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US loses 500k+ tech jobs in 2002

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The US technology industry lost more than half a million jobs in 2002, taking sector employment levels to six million.

Worst hit was electronics manufacturing, which accounted for more than half of US tech job losses between 2001 and 2002. This suggests a hollowing out of US assembly, as production is outsourced overseas.

It was a tough year too for the software sector which suffered its first jobs decline - 150,000 losses - in the seven years that the tech employment statistics have been compiled by AeA, a US trade association. Undoubtedly, the US tech industry was in the throes of post dotcom slump cost-cutting in 2002. But the fear of many Americans is that these job losses are structural, not cyclical. In other words, the cosy middle class income and employability assumptions of American computer programmers, is being undermined by the emergence of just-as-clever-but-much-cheaper programming talent in India and Russia.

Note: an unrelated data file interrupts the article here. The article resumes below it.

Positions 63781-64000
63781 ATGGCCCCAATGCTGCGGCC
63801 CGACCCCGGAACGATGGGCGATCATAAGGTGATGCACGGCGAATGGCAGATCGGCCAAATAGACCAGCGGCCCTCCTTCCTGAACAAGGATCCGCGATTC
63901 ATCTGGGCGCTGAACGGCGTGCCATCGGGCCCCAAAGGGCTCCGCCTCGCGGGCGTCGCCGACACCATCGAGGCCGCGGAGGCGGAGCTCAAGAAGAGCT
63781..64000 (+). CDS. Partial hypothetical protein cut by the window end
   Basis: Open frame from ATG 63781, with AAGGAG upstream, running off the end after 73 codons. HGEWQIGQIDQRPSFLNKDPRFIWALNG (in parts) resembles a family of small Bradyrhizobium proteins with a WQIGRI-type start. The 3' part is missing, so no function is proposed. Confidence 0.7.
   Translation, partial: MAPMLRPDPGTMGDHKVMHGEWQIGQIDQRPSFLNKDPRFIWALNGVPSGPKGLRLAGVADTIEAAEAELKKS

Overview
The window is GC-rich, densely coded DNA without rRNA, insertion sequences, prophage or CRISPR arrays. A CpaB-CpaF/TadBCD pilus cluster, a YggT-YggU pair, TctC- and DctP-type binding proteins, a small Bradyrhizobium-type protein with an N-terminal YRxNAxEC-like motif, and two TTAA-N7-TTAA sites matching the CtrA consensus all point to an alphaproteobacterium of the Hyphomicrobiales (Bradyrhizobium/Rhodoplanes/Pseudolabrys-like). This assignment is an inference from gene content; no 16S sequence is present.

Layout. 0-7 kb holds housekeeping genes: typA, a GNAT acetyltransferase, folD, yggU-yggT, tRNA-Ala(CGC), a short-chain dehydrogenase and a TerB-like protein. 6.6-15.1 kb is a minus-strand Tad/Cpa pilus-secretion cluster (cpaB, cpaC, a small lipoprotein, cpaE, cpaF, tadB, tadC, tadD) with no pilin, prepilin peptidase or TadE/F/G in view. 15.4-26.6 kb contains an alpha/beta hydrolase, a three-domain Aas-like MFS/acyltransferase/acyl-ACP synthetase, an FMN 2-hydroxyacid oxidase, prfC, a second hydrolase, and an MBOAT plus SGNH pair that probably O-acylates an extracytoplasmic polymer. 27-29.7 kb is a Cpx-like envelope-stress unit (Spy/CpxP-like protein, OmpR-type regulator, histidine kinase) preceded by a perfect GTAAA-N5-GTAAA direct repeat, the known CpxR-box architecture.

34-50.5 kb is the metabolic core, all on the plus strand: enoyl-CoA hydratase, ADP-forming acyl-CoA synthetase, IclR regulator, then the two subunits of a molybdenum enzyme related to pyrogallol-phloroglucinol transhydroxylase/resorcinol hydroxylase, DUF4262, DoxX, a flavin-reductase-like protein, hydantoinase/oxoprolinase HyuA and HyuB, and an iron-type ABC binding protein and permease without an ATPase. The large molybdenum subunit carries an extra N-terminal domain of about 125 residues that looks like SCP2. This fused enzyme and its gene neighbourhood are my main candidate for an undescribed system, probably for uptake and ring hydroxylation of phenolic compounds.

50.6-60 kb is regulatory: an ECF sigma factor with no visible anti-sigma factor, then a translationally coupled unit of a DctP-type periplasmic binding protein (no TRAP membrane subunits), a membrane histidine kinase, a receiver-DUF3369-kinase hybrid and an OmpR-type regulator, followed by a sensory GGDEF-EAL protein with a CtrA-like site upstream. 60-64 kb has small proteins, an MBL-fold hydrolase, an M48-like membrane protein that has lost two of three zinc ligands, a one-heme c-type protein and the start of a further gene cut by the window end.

AeA forecasts more tech industry net job losses in 2003 - around 234,000. This is a slower rate of decline than 2004, which may give cause for hope.

And now for a quote from William Archey, AeA president. "These declines have caused us to pause about two important issues. We are aware of current budget constraints, but now is not the time to cut back on education, particularly in math and science. We need a world-class workforce to deal with world-class challenges. Our second concern is the decline in basic research, particularly in technology, by the federal government. We worry that we have eaten the seed corn of federal research of 20 and 30 years ago that is not being replenished."

So there you have the solution: better educated American children combined with a big scoop of the federal pork barrel. ®

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